Things in life don’t always work out as you expect. We left Neah Bay psyched to spend 7 days on the high seas but, instead, spent 3 days and nights in the big blue before heading in to Coos Bay in Southern Oregon. Our weather forecast broke down and we figured tucking in to port made more sense than braving a gale at sea.
At sunset, the night before we left Neah Bay, I took a video of that beautiful harbour with Vancouver Island in the distance. (to be posted on this blog soon). I captured the image of a couple small sail boats who were also heading out – one for Portland and, the other, a Catalina 27 called Amica, for San Francisco. We had spoken to John Innes, captain of Amica, and his plan was to wait a few more days before leaving.
The next morning, upon leaving Neah Bay, we saw two other, larger, sailboats heading down the coast. We briefly spoke to Eyera(?), an unusual boat with an antenna-like mast – we knew we would not be alone out there, but what was the likelihood we would see them again? The empty vastness of the space we were heading in to seemed almost overwhelming.
Leaving Neah Bay
I have suffered seasickness on long passages in the past and wanted to make sure that didn’t happen to me again. I started taking a medication called Stugeron, a motion sickness drug not readily available in Canada. Luckily a good friend of mine is British and, through her mom in England, I was able to get a good supply of it. I had started taking it the night before leaving Neah Bay and every 8 hours afterward. Although during the passage I didn’t have much of an appetite, I didn’t once feel nauseas or need to toss my cookies. What a relief that was as I knew I would need to be able to hold my watches, make sensible decisions and keep up my strength. Once acute seasickness sets in all you really want to do is slip over the side to make it all go away. I know because that was how I felt on a five day sailing passage on a Tayana 52 between Hong Kong and Manila 15 or so years ago. That said, I have rarely been sick on coastal voyages.
Here is an excerpt I wrote in my journal about this passage when we arrived in Coos Bay:
We are safe and sound and Ka'sala is fine too. We left Neah Bay, as planned, on Sunday morning in the brilliant sunshine with very little wind, so motored out past Cape Flattery, Tatoosh Island and out into the open ocean. About 2 hours out we entered a fog bank and stayed in it for the next 24 hours or so. No wind. We continued to motor along with no problems (though the drone of the 35 hp 3 cylinder Yanmar engine started setting our teeth on edge after a while). We kept the course Doug had planned and after a while the wind came up enough to sail.
Passing Tatoosh Island off Cape Flattery
Entering the fog
For the next 24 hours we sailed under moderate winds - the most were about 20 knots. The problem was the sea state - very confused seas, swells going this way and that, wind waves going this way and that, so when the wind dropped off we really started getting tossed around. Our sails couldn't get the wind to stabilize us. Not much fun at all. Then we got a forecast that said gales were expected to form further south along our route. We had a conference and decided the best thing to do was to head back into the coast and wait out the weather. Good decision. So we looked at the charts, and where we were, and chose Coos Bay, Oregon. It took us the third day to motor here - the wind continued calm and the waves continued confused and rolly. At least the fog left after the first 36 hours. We travelled 360 nautical miles in total by the time we arrived at 9am this morning.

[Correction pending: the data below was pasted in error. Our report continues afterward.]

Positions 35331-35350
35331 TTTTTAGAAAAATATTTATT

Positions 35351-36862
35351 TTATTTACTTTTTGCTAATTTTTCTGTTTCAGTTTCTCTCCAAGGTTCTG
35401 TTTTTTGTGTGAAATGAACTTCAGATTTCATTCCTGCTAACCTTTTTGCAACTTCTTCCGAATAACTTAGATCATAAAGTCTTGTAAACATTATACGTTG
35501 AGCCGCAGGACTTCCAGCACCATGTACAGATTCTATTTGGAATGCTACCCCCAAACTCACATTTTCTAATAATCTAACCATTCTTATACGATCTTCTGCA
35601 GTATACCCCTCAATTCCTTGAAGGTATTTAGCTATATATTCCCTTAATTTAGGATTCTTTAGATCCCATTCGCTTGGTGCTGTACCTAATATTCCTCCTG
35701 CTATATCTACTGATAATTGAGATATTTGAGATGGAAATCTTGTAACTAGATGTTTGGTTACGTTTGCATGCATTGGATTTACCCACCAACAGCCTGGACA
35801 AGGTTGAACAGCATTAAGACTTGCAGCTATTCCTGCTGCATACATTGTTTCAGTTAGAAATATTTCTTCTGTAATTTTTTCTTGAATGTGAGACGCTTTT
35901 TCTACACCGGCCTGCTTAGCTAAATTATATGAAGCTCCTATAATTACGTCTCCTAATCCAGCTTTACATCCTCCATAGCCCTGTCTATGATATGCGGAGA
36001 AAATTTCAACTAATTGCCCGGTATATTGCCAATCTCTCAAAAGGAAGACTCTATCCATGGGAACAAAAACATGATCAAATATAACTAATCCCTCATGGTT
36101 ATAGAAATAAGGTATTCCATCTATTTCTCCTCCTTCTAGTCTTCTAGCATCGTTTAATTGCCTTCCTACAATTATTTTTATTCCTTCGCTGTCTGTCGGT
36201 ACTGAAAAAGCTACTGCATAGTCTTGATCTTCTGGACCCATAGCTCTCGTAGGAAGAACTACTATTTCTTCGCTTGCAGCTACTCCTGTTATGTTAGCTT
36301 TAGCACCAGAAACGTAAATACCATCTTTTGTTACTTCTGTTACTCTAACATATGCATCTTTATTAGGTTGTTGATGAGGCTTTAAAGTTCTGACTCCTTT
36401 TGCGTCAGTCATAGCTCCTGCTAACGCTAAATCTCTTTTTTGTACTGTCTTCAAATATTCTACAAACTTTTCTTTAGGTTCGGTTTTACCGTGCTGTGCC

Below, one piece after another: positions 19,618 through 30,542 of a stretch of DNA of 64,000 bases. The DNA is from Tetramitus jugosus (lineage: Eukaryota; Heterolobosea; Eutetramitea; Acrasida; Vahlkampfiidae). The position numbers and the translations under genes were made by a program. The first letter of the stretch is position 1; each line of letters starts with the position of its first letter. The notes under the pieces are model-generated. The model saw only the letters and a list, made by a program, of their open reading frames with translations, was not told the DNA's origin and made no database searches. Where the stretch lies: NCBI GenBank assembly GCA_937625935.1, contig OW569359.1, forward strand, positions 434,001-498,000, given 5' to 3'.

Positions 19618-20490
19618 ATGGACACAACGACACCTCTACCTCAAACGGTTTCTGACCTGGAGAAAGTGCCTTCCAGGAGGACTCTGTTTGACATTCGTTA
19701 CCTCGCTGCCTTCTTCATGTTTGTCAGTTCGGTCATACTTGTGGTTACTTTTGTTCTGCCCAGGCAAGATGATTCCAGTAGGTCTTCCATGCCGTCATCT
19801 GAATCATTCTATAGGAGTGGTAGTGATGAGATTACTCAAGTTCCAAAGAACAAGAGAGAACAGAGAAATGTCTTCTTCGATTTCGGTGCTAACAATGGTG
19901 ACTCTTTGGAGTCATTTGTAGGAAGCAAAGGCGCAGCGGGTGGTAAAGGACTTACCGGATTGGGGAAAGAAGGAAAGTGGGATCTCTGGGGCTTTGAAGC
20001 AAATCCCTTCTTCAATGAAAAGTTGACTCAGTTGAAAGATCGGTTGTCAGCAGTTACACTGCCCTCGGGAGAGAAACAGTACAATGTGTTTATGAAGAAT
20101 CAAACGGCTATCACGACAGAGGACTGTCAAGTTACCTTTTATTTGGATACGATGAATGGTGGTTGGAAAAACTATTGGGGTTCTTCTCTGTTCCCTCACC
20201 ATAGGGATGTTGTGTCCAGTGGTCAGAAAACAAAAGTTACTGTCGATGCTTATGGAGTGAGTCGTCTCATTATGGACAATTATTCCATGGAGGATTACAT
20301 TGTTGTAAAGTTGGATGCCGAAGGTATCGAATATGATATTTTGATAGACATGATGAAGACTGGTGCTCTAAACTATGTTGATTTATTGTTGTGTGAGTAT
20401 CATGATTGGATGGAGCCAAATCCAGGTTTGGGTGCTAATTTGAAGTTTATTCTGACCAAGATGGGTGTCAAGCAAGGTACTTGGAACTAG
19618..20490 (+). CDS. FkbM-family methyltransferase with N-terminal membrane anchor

Looking aft at a roller. You can imagine what was before the bow! (video to come!)
The seasick medication I was taking worked. Although I didn't feel particularly hungry, I made it through - even though it felt like being in a washing machine at times. With the boat pitching and rocking it made it very difficult to do much else than hold on. The going all day and all night tires you as well - especially at night when you hold watch. We tried it 4 hours on, 4 hours off during the night, then we were pretty relaxed about it during the day. At no time were we in any danger, just unpleasant and bloody hard work! We were very tired after 3 days and 3 nights of it. The very positive side of all this is that we got out and did it - we were able to handle all that was thrown at us, made sensible decisions and tried our mettle.
Crossing the Coos Bay Bar under the watchful eyes of the Coast Guard
The Coos Bay area is very interesting. We've actually stayed here a few times in the past, but have never noticed the marina. In fact, the little area we are in is called Charleston - it's a quaint little fishing village - the whole area is really popular with family tourists. There are many restaurants, tons of fish shops - Dad would be in heaven again - fish boats, commercial, sporting - there seems to be lots of fish, crabs, oysters, prawns. Mmmmmm. There looks to also be a recreational area nearby with some good hikes - so we won't have trouble entertaining ourselves - AND the dock costs only 14 bucks a night (with water and power!, though we do need to buy internet access).
Fishing vessels at Charleston
I spent most of the day cleaning up - the boat (very salty), below (very tossed around too - all of us had been in the washing machine!) - the laundry - ourselves. I feel like a human being again - you can imagine how wonderful the shower felt! Tonight I am going to sleep like a baby!